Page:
Government-Owned Versus Private Mints
In an ideal situation, a government owns and operates its own mints. Due to economic conditions, not every nation has this luxury; some nonissuing entities find it necessary to contract with outside sources for their coins and bank notes. These governments can contract with another government's mint, or they may contract with a private firm that produces coins to order.
In 1650, the Spanish king sent a new viceroy to the Potosi Mint in what is today Bolivia to investigate the debased silver coinage being minted there. Several mint officials were executed and the designs on all Spanish coinage of the New World was changed from a design showing two hemispheres to that of the portrait of the king to indicate the newer coinage was now of proper weight and purity.
One example of a private mint was owned by Matthew Boulton in eighteenth-century England. Boulton went so far as to try to convince the United States to close its mint and contract with him to produce U.S. coinage. Although this proposal was rejected, some of the contemporary coinage blanks on which U.S. coins were struck were purchased from Boulton.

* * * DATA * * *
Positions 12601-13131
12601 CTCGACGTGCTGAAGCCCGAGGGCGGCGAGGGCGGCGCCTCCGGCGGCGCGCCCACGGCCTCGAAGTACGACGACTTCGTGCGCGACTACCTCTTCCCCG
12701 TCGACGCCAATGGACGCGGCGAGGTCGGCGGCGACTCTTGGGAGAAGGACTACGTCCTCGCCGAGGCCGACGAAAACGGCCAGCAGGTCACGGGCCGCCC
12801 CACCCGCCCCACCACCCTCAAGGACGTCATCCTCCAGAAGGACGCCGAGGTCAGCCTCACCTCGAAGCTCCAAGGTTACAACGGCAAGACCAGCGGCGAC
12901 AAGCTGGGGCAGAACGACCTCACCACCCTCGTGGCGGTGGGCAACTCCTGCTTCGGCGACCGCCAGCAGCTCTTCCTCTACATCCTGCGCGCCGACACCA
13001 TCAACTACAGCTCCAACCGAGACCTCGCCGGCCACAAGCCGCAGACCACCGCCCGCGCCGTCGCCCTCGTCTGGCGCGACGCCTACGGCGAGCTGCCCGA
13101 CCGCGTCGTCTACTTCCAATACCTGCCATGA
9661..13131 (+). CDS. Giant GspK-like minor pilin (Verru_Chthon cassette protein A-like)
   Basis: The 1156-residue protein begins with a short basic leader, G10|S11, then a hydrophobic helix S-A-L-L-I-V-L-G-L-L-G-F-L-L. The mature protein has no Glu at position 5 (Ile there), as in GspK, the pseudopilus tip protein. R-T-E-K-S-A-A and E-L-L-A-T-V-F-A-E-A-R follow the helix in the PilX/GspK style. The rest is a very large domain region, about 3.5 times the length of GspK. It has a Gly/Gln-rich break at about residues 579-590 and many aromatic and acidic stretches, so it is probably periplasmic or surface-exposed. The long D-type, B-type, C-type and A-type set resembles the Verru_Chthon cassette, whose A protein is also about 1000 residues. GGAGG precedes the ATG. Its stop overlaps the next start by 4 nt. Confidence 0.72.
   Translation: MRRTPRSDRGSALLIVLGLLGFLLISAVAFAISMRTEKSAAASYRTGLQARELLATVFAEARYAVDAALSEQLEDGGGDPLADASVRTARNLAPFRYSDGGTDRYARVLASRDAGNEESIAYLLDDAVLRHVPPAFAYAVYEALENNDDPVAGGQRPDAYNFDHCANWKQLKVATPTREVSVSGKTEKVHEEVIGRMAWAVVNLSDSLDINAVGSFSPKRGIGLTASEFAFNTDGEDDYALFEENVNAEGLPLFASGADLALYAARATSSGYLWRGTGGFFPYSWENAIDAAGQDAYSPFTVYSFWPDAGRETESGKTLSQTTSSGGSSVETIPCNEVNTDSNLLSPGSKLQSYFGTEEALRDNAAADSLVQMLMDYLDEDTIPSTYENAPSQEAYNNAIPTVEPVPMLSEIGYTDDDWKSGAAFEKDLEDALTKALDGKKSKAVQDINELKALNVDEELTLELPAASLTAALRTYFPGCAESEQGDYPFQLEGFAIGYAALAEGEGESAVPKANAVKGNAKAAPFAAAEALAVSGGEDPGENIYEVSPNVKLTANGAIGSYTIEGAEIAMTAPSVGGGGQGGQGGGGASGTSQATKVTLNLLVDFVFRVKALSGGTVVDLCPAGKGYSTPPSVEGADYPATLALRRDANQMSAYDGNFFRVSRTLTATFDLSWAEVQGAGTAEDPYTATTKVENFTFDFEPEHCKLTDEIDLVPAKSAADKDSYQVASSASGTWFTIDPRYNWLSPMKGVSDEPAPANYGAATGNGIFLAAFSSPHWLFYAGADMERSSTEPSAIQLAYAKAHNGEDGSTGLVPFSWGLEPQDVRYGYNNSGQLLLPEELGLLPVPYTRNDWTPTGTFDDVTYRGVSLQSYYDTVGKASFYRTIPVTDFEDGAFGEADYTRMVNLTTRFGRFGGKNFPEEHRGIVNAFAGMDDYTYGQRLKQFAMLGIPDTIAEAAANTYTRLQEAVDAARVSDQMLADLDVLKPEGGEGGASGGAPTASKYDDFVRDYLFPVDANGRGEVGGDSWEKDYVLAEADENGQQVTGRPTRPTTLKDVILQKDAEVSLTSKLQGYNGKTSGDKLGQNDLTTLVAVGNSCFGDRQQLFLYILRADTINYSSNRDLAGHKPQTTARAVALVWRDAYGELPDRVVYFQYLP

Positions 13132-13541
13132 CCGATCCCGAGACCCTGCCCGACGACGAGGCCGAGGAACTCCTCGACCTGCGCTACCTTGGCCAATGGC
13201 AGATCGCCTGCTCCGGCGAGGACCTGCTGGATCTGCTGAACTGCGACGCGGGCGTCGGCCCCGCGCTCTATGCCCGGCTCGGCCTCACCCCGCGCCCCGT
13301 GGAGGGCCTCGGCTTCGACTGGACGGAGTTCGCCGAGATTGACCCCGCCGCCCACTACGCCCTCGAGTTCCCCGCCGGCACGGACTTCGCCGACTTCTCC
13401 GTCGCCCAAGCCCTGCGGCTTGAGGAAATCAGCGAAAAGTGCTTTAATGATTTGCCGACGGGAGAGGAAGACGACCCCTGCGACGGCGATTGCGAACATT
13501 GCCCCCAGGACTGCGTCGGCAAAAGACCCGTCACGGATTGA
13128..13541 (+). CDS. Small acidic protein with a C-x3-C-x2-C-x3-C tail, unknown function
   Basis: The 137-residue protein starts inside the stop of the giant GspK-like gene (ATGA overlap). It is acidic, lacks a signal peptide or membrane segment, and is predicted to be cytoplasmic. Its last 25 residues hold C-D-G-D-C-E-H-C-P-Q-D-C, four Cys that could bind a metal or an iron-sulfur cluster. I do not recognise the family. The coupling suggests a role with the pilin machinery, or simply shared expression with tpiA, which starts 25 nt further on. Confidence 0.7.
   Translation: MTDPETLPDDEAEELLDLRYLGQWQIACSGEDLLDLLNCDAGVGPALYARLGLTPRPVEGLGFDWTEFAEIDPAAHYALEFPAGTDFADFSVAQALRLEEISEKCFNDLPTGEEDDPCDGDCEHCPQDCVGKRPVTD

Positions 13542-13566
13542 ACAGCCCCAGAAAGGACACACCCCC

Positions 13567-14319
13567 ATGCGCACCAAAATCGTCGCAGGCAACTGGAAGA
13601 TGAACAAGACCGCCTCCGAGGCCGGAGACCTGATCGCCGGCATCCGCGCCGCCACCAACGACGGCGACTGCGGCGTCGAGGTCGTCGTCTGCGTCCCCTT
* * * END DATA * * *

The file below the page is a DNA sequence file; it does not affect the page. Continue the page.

In modern history, the best known private mint is likely the Pobjoy Mint based in the United Kingdom. The Pobjoy Mint competes against such government-owned mints as the British Royal Mint and the Royal Canadian Mint for foreign coin contracts.
Private and government-owned mints compete for business strike coinage contracts. The country requiring the coins prepares the coins’ specifications, including their metal content, weight, diameter, magnetic properties, designs, and the number or mintage required. The lowest bidder typically receives the contract. Not all government-owned mints solicit foreign contracts, though. Some only strike coins for their own country.